First Review

This is my first post on my new blog.  I am both excited and nervous, excited because I love talking about childrens books, and nervous because these words will be out there and available for anyone to see.

The name of my blog comes from the fact that my undergraduate degree was in geography education and my graduate degree was school library services.  I currently work as a elementary school librarian, which I love.  But my love for learning more about the world around me has never left.  This blog gives me an opportunity to share both my love for books and reading and my love for the fascinating world around us.

This blog is still under construction, so I hope you will be patient as I try to put it together in a pleasing way.  Since the bulk of the posts on this blog will be about books, I will go ahead and share my first blog review.

The Emerald Atlas by John Stephens
Alfred A. Knopf Books for Young Readers, April 2011. 432 pages.
Reviewed from ARC received from publisher.

 The title of this book caught my attention from the beginning.  The idea of an enchanted atlas sounded very interesting.  The book did not disappoint.

Kate, Michael, and Emma have spent their lives being shifted from orphanage to orphanage.  They have very little to remind them of their parents, not even a last name.  Kate vaguely recalls her mother kissing her goodnight and promising that they would be together again.  Michael recalls only a little and Emma recalls nothing.  Everything changes the day the three children are moved to an old collapsing mansion by a lake near an abandoned town.  While there, they discover the a realm of magic and the power of space and time contained in the atlas.

After inadvertently traveling back in time, the three children witness a sorceress holding the town's children hostage, forcing the townspeople to search for the atlas, supposedly buried under a local mountain.  When the sorceress spots the children, the frantically open the atlas to return to their own time.  In the process, Michael gets left behind. Now Kate and Emma have to find a way to rescue their brother, while avoiding the evil plans of the sorceress.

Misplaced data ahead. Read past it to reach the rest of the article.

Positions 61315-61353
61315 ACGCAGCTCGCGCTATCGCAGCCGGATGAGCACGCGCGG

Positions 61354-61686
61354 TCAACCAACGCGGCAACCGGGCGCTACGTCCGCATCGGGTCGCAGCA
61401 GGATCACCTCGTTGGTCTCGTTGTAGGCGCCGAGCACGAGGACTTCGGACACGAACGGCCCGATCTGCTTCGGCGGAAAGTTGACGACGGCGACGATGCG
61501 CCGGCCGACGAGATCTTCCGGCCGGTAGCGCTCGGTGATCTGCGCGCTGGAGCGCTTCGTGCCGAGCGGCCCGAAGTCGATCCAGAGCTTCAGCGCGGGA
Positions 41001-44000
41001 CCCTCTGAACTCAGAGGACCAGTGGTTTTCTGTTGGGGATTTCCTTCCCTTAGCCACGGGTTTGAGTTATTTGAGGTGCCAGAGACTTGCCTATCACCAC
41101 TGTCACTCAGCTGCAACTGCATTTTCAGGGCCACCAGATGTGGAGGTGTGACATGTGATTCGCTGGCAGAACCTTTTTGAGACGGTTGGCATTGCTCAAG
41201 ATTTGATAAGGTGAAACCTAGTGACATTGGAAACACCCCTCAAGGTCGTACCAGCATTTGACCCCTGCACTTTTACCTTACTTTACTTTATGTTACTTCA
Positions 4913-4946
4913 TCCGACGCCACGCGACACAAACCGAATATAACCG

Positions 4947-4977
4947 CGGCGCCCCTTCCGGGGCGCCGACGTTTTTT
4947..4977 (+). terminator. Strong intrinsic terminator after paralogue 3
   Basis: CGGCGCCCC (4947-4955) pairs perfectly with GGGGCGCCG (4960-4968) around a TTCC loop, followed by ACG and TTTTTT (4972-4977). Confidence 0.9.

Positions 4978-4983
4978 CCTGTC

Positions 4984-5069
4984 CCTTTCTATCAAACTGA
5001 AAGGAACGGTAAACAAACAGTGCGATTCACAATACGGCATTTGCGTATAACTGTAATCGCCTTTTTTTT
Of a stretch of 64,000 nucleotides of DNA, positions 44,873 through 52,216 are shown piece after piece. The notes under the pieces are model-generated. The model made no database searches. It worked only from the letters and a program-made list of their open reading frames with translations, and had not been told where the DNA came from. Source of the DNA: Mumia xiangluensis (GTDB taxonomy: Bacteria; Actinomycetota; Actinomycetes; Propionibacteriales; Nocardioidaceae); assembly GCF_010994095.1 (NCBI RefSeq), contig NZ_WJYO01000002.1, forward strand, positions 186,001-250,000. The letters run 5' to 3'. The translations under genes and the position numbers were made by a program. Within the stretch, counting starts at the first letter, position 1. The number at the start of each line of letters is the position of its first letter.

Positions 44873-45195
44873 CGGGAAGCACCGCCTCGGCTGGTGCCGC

With the help of a magician and some friendly (and not so friendly) dwarfs, the children face the destiny before them.

This book is strong in every way.  For me, the mark of a well-written book is it's ability to get the reader so focused on the story, that the reader doesn't even notice the writing.  This book has that kind of writing.  The story moves along quickly, providing the kind of plot momentum that so many children today crave, which is important because of the length of the book.  The plot twists and turns make it difficult for the reader to predict where the story ends up.  The setting becomes so real, the reader can almost feel it around them.

However, please keep in mind, the book is very detailed and not every reader likes this amount of detail.  Character development is also a big part of the story, which I like in the books I read.  Kate, Michael, and Emma all struggle with weaknesses and fears brought on by the seeming abandonment of their parents.

All in all I highly recommend this book and willingly add it to my shelf of favorites.  The only real problem I had with this book, is knowing that I'll have to wait for the sequels.


  1. Welcome to blogging! Have you found the kidlitosphere yet? There's an email group that is very helpful for posing blogging questions etc to the group mind--KidLitosphere at Yahoo! Groups

  2. I am very much aware of the kidLitosphere and am eager to join the group. Thanks for visiting my blog. :)


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